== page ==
South Korea has made its own view clear, as today, Seoul made preparations to lodge a formal complaint to the World Trade Organisation (WTO) regarding America’s so-called anti-dumping laws which impose  import tariffs on South Korean steel and transformers. South Korea has learned a vital lesson that Pakistan and Turkey have recently learned: the US will not reward countries that cooperate with it militarily, with productive economic cooperation. Instead, the US if anything uses and abuses such “allies” by taking advantage of their good will on so-called security issues, before forcing such “allies” into one-sided economic arrangements. Philippine President Rodrigo Duterte has not only learned this lesson but has drastically pivoted the geostrategic outlook of his country to form new partnerships with China, Russia and fellow ASEAN members including Malaysia and Vietnam.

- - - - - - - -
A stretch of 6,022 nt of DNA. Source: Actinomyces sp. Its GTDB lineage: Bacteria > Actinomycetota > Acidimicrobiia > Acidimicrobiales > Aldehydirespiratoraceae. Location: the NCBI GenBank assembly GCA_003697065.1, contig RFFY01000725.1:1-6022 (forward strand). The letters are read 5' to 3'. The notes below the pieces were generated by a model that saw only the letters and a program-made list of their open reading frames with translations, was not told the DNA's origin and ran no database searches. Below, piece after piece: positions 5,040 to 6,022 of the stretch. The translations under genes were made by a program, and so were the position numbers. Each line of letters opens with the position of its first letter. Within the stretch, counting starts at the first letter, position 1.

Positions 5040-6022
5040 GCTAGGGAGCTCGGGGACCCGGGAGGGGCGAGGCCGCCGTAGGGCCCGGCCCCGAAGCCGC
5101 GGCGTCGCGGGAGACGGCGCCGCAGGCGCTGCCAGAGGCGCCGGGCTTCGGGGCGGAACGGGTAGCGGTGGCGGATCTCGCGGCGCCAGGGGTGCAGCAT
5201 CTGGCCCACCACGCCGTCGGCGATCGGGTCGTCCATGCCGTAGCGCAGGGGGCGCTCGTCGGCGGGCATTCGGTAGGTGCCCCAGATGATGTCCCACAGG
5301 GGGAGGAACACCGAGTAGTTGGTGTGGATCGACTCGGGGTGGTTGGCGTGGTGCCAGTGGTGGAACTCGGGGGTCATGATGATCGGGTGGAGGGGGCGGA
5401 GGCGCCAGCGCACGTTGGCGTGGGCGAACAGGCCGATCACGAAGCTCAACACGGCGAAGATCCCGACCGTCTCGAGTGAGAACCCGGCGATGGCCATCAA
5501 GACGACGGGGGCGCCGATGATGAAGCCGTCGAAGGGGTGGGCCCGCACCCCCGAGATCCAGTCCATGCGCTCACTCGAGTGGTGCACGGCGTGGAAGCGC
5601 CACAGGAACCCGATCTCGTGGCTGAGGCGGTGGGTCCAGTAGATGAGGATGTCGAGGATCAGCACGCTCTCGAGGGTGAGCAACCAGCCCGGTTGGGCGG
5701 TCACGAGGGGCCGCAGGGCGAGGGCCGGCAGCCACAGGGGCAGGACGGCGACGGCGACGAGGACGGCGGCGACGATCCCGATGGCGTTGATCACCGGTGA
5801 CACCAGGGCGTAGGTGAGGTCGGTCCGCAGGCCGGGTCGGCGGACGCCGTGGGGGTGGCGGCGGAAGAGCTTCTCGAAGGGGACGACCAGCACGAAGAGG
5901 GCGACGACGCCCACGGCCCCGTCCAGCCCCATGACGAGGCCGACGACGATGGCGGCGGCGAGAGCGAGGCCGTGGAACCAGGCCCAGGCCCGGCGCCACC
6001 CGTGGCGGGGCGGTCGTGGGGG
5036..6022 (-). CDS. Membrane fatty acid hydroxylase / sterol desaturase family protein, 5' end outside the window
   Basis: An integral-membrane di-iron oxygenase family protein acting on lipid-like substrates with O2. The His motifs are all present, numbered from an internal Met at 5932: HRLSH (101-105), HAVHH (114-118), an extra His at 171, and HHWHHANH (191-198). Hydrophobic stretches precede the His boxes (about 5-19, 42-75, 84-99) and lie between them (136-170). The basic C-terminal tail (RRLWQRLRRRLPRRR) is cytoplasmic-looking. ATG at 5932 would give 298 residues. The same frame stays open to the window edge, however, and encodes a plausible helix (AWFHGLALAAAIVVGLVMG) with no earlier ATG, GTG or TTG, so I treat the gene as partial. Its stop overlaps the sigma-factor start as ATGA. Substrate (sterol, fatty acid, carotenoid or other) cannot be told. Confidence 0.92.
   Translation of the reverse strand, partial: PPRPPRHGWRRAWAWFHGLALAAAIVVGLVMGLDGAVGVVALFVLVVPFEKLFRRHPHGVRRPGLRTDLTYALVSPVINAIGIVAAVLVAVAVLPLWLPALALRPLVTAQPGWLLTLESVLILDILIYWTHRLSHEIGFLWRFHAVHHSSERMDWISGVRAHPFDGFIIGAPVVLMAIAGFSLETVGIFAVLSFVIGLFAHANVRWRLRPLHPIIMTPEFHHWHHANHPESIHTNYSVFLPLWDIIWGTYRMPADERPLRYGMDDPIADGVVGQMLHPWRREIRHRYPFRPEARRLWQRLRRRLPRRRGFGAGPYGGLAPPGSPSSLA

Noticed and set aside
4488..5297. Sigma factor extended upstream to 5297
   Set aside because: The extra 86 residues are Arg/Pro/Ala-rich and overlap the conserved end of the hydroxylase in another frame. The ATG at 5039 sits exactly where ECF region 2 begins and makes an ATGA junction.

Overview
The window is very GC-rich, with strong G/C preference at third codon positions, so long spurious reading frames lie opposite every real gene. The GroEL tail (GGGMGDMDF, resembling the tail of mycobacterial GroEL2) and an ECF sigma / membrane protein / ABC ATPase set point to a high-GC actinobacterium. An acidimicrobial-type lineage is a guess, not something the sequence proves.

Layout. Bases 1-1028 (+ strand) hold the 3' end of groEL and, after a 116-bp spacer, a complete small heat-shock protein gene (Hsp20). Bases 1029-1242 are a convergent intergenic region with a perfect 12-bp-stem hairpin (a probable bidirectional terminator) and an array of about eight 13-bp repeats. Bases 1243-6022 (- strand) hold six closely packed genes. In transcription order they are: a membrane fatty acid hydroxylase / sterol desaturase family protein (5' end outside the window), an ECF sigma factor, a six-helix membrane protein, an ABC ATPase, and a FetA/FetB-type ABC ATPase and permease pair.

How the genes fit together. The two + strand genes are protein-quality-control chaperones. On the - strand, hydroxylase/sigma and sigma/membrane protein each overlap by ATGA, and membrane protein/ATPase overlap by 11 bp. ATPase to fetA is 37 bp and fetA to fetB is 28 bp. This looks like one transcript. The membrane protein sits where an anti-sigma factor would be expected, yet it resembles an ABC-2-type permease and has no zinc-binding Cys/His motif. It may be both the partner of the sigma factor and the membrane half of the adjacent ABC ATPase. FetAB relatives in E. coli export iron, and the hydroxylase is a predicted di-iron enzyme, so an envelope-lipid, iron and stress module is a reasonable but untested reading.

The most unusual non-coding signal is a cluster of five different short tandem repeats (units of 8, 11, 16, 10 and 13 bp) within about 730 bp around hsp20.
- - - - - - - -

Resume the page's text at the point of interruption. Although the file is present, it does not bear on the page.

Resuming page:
To make things more insulting, whilst Pakistan and Turkey have both suffered due to their locations in  ‘dangerous neighbourhoods’, South Korea is located in the safest and most stable geopolitical region on earth. Anyone who believes the DPRK poses the kind of 24/7 threat to South Korea or Japan that terrorist groups like Daesh, al-Qaeda, Baloch nationalists and local extremists do in respect of Pakistan, or the PKK, Daesh and the FETO pose to Turkey, is not only insulting Pakistan and Turkey, but is insulting the intelligence of anyone listening to such preposterous arguments. While the DPRK has nuclear weapons and the aforementioned terrorist groups do not, so too do China and Russia have nuclear weapons, but no serious individual actually believes that China and Russia pose a threat to the daily lives of citizens throughout their region, let alone the world.

Because of this, the incentive for the two Korean states to make peace is high, as it carries innumerable advantages and virtually no major drawbacks. That is unless the US steps in to try and retard this progress, as was evidenced by the fact that US Vice President Mike Pence refused to even acknowledge the DPRK delegation at the Olympics, let alone make cordial contact with them.